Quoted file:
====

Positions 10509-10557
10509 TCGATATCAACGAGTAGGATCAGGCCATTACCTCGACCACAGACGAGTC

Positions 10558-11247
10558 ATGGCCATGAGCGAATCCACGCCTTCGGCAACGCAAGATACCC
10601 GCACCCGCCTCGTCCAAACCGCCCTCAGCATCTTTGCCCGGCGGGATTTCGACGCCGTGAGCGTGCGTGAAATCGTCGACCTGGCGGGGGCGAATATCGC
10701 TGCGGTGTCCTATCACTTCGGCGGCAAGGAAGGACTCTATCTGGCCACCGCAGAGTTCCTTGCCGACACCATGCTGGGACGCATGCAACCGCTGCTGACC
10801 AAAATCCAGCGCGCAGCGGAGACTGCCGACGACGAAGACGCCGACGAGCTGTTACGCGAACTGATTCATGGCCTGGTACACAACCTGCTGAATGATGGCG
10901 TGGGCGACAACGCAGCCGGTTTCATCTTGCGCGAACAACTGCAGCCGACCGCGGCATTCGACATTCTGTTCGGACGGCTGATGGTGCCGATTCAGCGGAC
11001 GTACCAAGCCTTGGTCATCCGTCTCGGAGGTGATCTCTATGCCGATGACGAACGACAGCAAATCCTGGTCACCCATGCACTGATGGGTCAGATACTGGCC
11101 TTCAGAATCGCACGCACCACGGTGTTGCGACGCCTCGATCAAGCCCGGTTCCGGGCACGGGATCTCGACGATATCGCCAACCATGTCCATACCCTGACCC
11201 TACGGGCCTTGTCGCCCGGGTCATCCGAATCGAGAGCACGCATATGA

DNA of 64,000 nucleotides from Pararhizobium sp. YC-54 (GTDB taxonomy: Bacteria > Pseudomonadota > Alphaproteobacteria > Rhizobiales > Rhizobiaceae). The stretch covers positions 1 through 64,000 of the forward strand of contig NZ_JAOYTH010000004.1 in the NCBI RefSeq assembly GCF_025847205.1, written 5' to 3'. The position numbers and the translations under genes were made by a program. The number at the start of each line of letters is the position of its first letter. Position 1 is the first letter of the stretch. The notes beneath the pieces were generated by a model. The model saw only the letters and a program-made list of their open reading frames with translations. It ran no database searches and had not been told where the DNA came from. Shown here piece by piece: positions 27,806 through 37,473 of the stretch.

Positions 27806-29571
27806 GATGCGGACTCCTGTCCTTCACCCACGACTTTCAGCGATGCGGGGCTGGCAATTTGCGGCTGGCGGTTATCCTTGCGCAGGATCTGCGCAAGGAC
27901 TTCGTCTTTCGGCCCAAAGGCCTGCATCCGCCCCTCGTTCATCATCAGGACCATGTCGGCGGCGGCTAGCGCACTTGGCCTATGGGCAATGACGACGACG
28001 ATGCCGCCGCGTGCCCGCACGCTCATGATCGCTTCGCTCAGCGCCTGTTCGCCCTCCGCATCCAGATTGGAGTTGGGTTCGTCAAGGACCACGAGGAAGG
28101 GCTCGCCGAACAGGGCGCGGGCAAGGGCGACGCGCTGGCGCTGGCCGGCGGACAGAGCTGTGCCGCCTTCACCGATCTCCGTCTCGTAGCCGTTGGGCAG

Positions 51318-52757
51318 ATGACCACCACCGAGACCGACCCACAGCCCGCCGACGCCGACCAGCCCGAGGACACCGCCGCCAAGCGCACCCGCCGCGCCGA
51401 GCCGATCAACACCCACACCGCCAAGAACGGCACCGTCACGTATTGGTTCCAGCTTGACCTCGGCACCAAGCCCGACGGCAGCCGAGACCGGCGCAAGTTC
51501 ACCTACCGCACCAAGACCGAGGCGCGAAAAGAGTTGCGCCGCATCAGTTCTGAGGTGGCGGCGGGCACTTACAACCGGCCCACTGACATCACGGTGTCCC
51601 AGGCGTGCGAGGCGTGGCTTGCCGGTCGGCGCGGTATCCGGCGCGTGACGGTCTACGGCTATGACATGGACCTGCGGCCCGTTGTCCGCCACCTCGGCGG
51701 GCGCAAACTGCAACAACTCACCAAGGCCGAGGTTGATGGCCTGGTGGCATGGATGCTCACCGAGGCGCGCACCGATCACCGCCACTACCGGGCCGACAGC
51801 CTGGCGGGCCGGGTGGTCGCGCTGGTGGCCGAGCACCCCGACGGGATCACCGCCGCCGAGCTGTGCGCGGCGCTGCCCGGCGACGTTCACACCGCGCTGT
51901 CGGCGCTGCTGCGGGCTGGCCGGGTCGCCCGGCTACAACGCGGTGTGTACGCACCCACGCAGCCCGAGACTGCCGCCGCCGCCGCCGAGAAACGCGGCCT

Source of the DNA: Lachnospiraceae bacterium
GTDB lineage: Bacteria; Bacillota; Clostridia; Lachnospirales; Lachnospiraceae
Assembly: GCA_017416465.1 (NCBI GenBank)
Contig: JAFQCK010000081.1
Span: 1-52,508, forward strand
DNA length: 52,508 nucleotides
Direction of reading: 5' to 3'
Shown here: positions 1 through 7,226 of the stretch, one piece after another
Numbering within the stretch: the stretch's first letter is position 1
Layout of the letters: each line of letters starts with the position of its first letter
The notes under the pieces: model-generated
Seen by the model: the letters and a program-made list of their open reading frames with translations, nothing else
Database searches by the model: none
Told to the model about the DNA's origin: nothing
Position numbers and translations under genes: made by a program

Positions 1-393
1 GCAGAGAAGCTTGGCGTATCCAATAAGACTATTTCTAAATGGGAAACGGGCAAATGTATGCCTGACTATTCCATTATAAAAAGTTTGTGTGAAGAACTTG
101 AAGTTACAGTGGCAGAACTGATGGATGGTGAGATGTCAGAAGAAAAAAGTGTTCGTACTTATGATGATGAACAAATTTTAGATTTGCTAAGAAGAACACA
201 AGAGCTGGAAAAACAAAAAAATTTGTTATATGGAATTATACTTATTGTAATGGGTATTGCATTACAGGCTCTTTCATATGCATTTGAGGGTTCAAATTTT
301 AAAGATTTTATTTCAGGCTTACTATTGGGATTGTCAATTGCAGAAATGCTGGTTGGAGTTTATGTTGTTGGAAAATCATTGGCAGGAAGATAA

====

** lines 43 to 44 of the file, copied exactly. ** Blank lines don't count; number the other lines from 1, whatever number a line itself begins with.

101 AAGTTACAGTGGCAGAACTGATGGATGGTGAGATGTCAGAAGAAAAAAGTGTTCGTACTTATGATGATGAACAAATTTTAGATTTGCTAAGAAGAACACA
201 AGAGCTGGAAAAACAAAAAAATTTGTTATATGGAATTATACTTATTGTAATGGGTATTGCATTACAGGCTCTTTCATATGCATTTGAGGGTTCAAATTTT